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I have looked at maintenance manuals, the Airbus website, and Wikipedia but still could not find a definite answer as to what trailing edge flaps the Airbus A380 uses.

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Airbus calls them single slotted, tracked high lift flaps in this presentation:

A380 description

When watching the flap extension in this YouTube video you can see that the flaps extend backwards and downwards at the same time, which would make them single slotted Fowler flaps:

A380 flaps extending

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Adding to @Bianfable's answer, I'd like to address the terminology/usage.


When referring to flaps on jetliners, single-slotted means single-slotted Fowler.

The way a slot is created is in one of two ways:

  1. Fixed pivot point below the flap line (first image below)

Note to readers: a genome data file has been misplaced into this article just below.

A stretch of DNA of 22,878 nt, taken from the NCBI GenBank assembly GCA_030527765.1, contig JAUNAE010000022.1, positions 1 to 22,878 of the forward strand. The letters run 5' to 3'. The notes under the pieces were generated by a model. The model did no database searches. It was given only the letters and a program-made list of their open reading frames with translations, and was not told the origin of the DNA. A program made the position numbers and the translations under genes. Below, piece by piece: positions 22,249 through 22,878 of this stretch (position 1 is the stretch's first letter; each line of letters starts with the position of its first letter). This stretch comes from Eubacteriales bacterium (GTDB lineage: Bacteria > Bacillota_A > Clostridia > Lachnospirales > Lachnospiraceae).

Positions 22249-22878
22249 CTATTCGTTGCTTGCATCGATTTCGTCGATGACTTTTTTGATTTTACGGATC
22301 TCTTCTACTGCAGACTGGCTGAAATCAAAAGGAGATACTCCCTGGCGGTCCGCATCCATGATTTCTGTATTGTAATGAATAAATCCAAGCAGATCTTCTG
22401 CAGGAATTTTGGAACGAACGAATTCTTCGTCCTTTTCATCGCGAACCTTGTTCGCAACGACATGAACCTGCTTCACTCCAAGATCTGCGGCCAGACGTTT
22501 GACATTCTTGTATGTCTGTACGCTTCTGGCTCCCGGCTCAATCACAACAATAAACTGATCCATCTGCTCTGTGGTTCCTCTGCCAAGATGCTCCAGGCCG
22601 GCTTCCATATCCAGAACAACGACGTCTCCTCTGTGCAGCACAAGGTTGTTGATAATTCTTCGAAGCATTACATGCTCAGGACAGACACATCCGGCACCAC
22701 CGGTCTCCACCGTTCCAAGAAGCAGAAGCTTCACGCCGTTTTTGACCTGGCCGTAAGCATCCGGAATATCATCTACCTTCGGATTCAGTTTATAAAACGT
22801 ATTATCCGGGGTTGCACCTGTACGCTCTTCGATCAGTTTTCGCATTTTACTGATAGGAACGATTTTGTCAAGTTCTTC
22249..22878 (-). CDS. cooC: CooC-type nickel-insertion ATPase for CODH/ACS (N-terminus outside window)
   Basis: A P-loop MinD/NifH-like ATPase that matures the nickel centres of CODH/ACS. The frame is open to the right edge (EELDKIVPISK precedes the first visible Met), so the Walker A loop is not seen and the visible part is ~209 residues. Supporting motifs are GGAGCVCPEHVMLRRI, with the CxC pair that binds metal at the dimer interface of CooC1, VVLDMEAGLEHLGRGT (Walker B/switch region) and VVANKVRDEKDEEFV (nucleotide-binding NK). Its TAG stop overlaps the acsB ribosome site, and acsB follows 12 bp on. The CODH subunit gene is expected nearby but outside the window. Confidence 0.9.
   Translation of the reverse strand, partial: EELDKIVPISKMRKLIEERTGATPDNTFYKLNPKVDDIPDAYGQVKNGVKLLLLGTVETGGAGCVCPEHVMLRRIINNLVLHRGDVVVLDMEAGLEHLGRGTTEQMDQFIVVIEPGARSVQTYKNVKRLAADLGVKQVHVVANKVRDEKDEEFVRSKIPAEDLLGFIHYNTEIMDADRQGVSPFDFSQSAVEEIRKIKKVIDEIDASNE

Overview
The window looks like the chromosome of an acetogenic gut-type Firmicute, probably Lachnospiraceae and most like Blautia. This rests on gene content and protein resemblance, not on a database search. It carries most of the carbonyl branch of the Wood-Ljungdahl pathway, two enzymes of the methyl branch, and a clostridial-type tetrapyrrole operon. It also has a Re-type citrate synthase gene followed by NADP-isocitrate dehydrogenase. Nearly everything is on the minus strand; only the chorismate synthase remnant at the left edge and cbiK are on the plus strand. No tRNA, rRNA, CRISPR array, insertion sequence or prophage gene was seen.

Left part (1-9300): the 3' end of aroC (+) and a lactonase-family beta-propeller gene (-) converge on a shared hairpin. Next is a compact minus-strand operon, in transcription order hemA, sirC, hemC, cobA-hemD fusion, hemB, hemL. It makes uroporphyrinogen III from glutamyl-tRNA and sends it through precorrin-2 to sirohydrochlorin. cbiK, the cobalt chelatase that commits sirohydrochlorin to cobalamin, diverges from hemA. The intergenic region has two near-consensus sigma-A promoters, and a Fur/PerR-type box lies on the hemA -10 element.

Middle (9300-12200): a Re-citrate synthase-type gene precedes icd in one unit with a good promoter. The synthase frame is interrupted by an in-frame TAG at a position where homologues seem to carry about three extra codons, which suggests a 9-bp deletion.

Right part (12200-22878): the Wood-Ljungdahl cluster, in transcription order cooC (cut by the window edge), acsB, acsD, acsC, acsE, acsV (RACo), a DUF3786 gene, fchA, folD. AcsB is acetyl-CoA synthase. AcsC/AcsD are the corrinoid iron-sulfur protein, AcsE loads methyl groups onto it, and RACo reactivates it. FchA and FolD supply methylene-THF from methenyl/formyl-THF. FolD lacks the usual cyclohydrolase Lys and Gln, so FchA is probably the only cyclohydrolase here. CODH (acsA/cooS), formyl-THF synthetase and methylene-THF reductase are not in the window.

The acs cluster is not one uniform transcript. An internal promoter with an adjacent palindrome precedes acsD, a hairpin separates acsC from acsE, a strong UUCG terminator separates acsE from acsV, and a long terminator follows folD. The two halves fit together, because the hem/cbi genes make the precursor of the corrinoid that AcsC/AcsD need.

• Slow airplanes
    • Flaperons on jetliners
  2. Flaps extend backward and down (Fowler)

    • Main flaps on jetliners (e.g. A380)

Side note: A "compromise" between the two is using a deep pivot which creates large Fowler motion, and to then droop the spoilers to manage the big gap, as used by the A350 (see related Q&A).

For the first "simple" type:

[...] the lower cove panel has to be rotated upward with a slave linkage, so the simple flap turns out to be not quite that simple. The simple slotted flap is not used on any modern airliner as a main flap concept, but the concept is used for flaperons.[ref] [emphasis added]

The blue circle I added below shows that cove panel; it can be seen on the Boeing 777's flaperons (second image below).

enter image description here
Source: ref

enter image description here
Arrow showing the aforementioned door, also note the fixed pivot point. Source: Bill Abbott, CC BY-SA 2.0, via Wikimedia Commons


Reference:

Further reading on developing the A380 high-lift system:

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